In an open letter released May 3, the chairs of the Baltimore-Washington Conference and New York Conference boards of ordained ministry called on other United Methodist conferences to join them in their decision to no longer inquire about the sexual orientation of their ministry candidates. Photo illustration by Kathleen Barry, United Methodist Communications

UPDATES with PNW board action
By Kathy L. Gilbert
May 6, 2015 NASHVILLE, Tenn. (UMNS)

The Pacific Northwest board of ordained ministry voted May 5 to affirm that “people of all sexual orientations and gender identities” can meet the high standards for “fitness, readiness, and effectiveness in ministry.”

They are joining with the Baltimore-Washington and the New York boards of ordained ministry in stating they will no longer inquire about the sexual orientation of their ministry candidates.

“At this critical time in the history of The United Methodist Church, we believe it is important to state explicitly how we have been operating implicitly,” the board said in a statement released just days before the denomination’s global gathering begins on May 10 in Portland, Oregon.

Bishop Grant Hagiya, episcopal leader of the Pacific Northwest Conference, said he affirmed the board of ordained ministry’s right to communicate with candidates for ministry regarding “the standards of effectiveness” discerned for essential ministry in the conference.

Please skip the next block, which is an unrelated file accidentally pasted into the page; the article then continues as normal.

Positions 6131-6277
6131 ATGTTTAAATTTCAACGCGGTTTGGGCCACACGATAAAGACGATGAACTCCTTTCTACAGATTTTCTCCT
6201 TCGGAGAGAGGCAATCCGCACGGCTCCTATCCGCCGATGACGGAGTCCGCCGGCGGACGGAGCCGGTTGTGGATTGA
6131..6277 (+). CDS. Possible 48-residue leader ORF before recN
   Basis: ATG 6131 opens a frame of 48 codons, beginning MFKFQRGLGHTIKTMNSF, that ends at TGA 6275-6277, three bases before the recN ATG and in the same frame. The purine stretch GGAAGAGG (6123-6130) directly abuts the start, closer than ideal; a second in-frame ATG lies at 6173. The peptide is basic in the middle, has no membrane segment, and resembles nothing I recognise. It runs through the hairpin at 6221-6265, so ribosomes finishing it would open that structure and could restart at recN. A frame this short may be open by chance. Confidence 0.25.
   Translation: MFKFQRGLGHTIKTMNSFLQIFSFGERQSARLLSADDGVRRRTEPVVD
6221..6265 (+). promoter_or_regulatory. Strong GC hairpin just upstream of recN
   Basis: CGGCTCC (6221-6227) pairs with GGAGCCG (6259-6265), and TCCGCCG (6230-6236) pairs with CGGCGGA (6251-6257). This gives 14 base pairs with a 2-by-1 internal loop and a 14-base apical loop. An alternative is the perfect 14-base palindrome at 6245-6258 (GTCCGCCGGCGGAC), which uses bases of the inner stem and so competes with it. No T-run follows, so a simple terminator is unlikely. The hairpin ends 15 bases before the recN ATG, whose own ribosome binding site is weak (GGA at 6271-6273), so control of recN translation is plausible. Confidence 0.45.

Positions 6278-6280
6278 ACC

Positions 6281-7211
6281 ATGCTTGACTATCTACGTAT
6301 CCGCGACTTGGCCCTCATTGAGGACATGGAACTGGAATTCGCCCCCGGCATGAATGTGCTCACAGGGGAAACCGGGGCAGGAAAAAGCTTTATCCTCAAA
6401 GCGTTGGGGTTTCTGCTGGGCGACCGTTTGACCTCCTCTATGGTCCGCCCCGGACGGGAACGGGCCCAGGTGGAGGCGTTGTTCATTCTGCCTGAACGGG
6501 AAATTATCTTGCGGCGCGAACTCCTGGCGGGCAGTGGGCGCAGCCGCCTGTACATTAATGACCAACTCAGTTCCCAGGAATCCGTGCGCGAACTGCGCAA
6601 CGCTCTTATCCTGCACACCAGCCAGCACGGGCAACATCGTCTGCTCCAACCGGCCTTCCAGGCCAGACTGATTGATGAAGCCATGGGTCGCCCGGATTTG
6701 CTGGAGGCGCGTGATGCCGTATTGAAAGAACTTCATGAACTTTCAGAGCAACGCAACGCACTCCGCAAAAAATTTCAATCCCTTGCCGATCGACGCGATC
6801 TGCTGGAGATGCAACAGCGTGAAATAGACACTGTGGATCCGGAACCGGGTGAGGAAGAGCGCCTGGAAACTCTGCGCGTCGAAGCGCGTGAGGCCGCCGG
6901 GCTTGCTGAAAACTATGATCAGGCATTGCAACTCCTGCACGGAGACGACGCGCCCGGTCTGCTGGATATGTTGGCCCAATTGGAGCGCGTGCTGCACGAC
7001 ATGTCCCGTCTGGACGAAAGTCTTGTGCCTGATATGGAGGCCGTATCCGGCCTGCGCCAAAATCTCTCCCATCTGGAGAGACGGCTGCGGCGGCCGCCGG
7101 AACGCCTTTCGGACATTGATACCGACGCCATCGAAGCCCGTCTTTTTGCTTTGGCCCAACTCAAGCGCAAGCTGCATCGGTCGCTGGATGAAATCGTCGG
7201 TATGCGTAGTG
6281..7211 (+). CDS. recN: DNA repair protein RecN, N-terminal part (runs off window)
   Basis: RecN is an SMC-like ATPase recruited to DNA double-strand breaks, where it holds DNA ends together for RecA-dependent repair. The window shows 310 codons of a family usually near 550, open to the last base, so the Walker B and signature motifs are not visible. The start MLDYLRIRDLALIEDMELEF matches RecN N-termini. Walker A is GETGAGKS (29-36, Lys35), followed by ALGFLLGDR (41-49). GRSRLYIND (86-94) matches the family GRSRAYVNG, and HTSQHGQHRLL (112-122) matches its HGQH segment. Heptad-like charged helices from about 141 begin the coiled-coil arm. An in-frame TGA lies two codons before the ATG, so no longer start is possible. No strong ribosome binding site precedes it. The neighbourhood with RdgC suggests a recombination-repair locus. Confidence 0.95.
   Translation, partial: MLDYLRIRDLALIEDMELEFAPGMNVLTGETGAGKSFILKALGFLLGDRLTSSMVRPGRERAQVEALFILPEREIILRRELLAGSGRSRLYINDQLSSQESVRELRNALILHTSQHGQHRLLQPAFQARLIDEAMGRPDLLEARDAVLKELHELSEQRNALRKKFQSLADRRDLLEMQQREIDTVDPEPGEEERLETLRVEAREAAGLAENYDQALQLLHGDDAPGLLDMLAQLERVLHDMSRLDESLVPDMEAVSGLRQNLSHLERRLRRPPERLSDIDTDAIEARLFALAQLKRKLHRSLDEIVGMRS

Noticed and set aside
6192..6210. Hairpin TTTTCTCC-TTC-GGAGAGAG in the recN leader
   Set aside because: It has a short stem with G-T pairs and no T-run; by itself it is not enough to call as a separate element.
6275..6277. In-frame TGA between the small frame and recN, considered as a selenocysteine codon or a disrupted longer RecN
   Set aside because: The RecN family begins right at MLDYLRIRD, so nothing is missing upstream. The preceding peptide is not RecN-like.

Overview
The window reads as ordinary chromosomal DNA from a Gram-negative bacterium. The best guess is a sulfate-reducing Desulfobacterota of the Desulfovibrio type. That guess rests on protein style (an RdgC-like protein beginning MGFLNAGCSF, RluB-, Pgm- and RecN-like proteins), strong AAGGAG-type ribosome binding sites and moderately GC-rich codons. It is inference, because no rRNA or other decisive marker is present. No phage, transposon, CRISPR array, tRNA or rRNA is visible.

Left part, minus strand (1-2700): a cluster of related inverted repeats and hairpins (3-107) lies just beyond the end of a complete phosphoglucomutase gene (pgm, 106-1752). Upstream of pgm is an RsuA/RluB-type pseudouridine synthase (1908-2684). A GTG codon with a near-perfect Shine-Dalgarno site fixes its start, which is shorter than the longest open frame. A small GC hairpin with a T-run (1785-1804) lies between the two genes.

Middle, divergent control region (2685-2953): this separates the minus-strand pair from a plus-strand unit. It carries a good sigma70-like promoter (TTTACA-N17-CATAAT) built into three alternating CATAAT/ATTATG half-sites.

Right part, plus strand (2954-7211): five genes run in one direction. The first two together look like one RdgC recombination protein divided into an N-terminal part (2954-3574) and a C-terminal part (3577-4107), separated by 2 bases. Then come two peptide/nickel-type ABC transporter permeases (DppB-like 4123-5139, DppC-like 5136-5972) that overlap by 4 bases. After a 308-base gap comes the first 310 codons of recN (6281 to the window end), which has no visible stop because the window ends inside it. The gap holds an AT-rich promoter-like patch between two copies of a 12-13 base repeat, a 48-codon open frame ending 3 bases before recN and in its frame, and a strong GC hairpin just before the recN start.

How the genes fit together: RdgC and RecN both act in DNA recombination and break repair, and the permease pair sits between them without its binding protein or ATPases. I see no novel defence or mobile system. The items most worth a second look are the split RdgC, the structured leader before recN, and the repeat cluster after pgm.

“Personally, I appreciate the thought and depth that went into the board’s current statement,” he said.

In an open letter released May 3, the chairs of the Baltimore-Washington Conference and New York Conference boards of ordained ministry called on other United Methodist conferences to join them in their decision to no longer inquire about the sexual orientation of their ministry candidates. The joint letter was signed by the Rev. Charles A. Parker for Baltimore-Washington and the Rev. William B. Pfohl for the New York Conference.

The two boards made those decisions earlier this year in different circumstances. But the two chairs wrote “it feels as though we have come to a similar time in The United Methodist Church regarding the equality of our LGBTQ sisters and brothers.”

Fifteen clergy and clergy candidates in the New York Conference came out as gay on May 2. On March 1, the conference announced it would not consider sexual orientation in evaluating a clergy candidate, even if that individual has a spouse of the same gender.

On Feb. 10, the Baltimore-Washington Conference’s board of ordained ministry announced it was recommending a married lesbian, Tara “T.C” Morrow, as a provisional deacon.

The Baltimore-Washington Conference board’s recommendation of Morrow still needs the approval of the annual conference’s clergy session, which votes on all clergy candidates. But Pfohl said at that time that his understanding is that the board does not need his annual conference’s ratification to set standards for clergy effectiveness.

Right to make recommendations

“The Boards of Ordained Ministry of both the Baltimore-Washington and New York Annual Conferences have independently decided that it is time to create the space to act out of our freedom of conscience, and our experience of God’s power at work through women and men who identify themselves as LBGTQ disciples of Jesus Christ,” the letter states. “Boards of Ordained Ministry have the right to make recommendations to their annual conferences based on standards for effectiveness worked out collaboratively with the cabinet and their discernment of the fitness, readiness, and fruitfulness of individual candidates.”